Dembski, it seems, now admits that he has been wasting everyone’s time for quite a while.
Dembski’s comment comes in a series of numbered points. Here’s the first:
(1) I’ve pretty much dispensed with the EF. It suggests that chance, necessity, and design are mutually exclusive. They are not. Straight CSI is clearer as a criterion for design detection.
For those not fluent in crankspeak, EF refers to Dembski’s Explanatory Filter. He was attempting to describe a procedure for determining whether some event or artifact can only be explained as the result of intelligent agency. The premise of the filter was that there are only three types of explanations, chance, necessity or design. Design could then be established by eliminating chance and necessity.
Even before getting to the problem of how one is meant to eliminate chance and design, critics immediately pointed out that Dembski’s naive trichotomy was unworkable. Indeed, it was one of the first criticisms raised. Dembski dug in his heels initially, so it is nice to see that he has now conceded the point.
Of course, defending the EF was one of the major goals of his book The Design Inference. Guess you can scratch that off your ID reading list.
CSI refers to Complex Specified Information. In Dembskiland, Complex just means improbable, and Specified means that the event or artifact in question matches some recognizable pattern. Since Dembski presented the EF as a tool for discerning CSI, I don’t follow the clean separation ebtween them he is trying to establish here. For the record, though, Dembski’s CSI is a nonsensical notion for a variety of reasons. For one, he was inconsistent in his writing about whether the determination of specificity came before or after the determination of complexity. For another, the sorts of probability calculations that were essential to his theory we impossible to carry out. Which brings us to his second bullet point:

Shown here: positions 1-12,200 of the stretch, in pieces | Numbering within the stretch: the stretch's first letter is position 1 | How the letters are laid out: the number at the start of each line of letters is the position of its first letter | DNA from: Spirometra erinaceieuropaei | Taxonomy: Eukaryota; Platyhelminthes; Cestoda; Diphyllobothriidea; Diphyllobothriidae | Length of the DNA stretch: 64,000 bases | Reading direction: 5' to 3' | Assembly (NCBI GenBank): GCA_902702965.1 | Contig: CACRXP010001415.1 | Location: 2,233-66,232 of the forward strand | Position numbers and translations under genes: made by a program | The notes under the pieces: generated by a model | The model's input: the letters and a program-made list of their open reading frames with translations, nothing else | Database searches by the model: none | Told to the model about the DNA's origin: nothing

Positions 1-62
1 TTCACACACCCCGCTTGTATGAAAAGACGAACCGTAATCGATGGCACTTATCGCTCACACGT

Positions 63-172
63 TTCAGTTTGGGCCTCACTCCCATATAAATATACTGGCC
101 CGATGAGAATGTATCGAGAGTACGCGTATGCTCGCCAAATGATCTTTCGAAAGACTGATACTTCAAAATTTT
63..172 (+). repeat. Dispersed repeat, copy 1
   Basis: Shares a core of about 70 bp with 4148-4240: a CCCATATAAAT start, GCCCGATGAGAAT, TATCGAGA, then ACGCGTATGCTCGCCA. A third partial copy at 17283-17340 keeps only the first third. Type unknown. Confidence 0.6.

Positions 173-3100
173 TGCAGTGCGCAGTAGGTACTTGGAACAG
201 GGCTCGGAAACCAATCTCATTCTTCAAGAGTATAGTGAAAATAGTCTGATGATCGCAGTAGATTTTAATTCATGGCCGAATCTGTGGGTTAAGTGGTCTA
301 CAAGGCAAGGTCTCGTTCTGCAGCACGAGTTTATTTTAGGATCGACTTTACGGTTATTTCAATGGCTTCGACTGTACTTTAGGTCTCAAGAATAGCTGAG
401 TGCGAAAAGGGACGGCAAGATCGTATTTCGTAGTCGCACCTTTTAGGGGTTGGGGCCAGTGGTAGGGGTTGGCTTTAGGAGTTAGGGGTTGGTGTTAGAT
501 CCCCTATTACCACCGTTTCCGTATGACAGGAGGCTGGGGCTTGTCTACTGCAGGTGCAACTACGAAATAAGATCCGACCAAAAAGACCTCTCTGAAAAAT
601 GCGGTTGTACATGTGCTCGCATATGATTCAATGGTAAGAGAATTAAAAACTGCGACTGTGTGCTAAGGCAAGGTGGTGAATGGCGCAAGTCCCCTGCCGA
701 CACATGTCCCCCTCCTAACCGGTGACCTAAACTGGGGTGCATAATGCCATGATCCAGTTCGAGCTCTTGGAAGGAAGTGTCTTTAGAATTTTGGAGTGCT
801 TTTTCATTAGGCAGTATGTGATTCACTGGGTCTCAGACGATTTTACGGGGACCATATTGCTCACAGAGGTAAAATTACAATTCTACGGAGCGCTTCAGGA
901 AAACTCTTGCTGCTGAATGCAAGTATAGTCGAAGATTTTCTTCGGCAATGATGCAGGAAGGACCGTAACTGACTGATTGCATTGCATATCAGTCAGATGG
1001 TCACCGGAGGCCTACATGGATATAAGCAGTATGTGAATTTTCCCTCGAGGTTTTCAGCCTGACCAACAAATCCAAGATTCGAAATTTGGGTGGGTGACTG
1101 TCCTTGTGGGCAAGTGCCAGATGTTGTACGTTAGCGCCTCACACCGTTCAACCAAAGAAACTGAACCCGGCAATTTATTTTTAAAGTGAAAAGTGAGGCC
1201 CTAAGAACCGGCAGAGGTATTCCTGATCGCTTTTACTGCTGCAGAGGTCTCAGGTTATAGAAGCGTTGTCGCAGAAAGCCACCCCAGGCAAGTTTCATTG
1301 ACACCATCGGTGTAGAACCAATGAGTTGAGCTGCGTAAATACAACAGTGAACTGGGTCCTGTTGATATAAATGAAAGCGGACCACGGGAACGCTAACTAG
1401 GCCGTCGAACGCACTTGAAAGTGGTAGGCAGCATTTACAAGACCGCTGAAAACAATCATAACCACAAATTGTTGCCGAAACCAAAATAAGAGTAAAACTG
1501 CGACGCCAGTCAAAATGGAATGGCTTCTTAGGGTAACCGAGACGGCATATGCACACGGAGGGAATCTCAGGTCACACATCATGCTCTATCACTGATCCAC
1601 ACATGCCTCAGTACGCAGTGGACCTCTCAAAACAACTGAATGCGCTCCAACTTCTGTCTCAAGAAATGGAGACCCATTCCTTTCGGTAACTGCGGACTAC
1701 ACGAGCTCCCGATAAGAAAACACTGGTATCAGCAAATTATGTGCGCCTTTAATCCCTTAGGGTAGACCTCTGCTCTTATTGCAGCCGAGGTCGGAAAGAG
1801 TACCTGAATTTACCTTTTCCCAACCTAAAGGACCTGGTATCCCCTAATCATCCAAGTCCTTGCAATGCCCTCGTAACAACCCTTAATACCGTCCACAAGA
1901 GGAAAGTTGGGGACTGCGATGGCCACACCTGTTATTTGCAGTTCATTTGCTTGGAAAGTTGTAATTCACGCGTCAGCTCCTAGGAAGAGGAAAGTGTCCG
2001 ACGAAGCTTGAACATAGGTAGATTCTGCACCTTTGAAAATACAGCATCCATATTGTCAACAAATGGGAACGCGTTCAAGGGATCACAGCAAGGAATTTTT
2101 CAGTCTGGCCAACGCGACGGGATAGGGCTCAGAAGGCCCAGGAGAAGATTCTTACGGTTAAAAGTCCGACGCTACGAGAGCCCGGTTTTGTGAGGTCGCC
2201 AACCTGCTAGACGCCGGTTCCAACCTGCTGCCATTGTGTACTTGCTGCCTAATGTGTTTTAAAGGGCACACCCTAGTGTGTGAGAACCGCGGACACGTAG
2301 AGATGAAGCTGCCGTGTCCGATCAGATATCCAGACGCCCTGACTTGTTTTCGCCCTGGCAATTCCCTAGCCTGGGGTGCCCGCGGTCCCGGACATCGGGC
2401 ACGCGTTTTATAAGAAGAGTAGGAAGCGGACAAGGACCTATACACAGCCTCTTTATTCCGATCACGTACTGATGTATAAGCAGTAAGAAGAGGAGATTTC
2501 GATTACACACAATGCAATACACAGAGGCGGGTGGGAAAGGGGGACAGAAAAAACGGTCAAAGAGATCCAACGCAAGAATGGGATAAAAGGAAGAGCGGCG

(2) The challenge for determining whether a biological structure exhibits CSI is to find one that’s simple enough on which the probability calculation can be convincingly performed but complex enough so that it does indeed exhibit CSI. The example in NFL ch. 5 doesn’t fit the bill. The example from Doug Axe in ch. 7 of THE DESIGN OF LIFE (www.thedesignoflife.net) is much stronger.
That Dembski’s little flagellum calculation in his NFL book (that’s No Free Lunch, for those not down with the jargon) was not very convincing was pointed out by his critics as soon as the book was published. I seem to recall the academic journal Evolution publishing an especially witty and trenchant form of this criticism:
The text soon becomes a dazzling congeries of binomial coefficients, perturbation probabilities, and sundry mathematical notation, all in the service of a computation that may as well have been written in Klingon for all the connection it has to reality. Modeling the formation of complex structures via a three-part process of atomization, convergence, and assembly is terribly unrealistic.
So it is nice that, once again, Dembski admits he was wasting everyone’s time with this calculation. Why do I suspect, though, that if I look into the details of Mr. Axe’s example, mentioned by Dembski, that I am going the usual morass of numerology, unsupported assumptions, and bad probability?
Skipping ahead to Dembski’s final point:
(5) There’s a paper Bob Marks and I just got accepted which shows that evolutionary search can never escape the CSI problem (even if, say, the flagellum was built by a selection-variation mechanism, CSI still had to be fed in).
Once more, Dembski’s critics have been telling him for years that natural selection is a marvellous device for transmitting information from the environment into the genomes of organisms. What was allegedly novel about Dembski’s work was his claim to have shown with rigorous mathematics that the flagellum could not have been built via random variation and natural selection. It seems he his now withdrawing that claim.
Once this is understood, it seems that the CSI problem, as Dembski calls it, amounts to little more than the question of why there is something instead of nothing. Puzzling indeed, but hardly something for biologists to be worrying about.